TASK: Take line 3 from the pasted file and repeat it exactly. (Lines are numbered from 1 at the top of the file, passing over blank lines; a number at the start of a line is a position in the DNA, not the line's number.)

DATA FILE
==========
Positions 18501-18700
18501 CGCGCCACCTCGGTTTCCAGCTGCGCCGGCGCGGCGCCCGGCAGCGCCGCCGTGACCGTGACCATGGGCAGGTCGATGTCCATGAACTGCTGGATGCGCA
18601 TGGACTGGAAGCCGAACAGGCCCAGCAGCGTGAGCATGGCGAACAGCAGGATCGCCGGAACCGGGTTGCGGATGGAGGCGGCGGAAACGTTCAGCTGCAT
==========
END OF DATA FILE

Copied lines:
18601 TGGACTGGAAGCCGAACAGGCCCAGCAGCGTGAGCATGGCGAACAGCAGGATCGCCGGAACCGGGTTGCGGATGGAGGCGGCGGAAACGTTCAGCTGCAT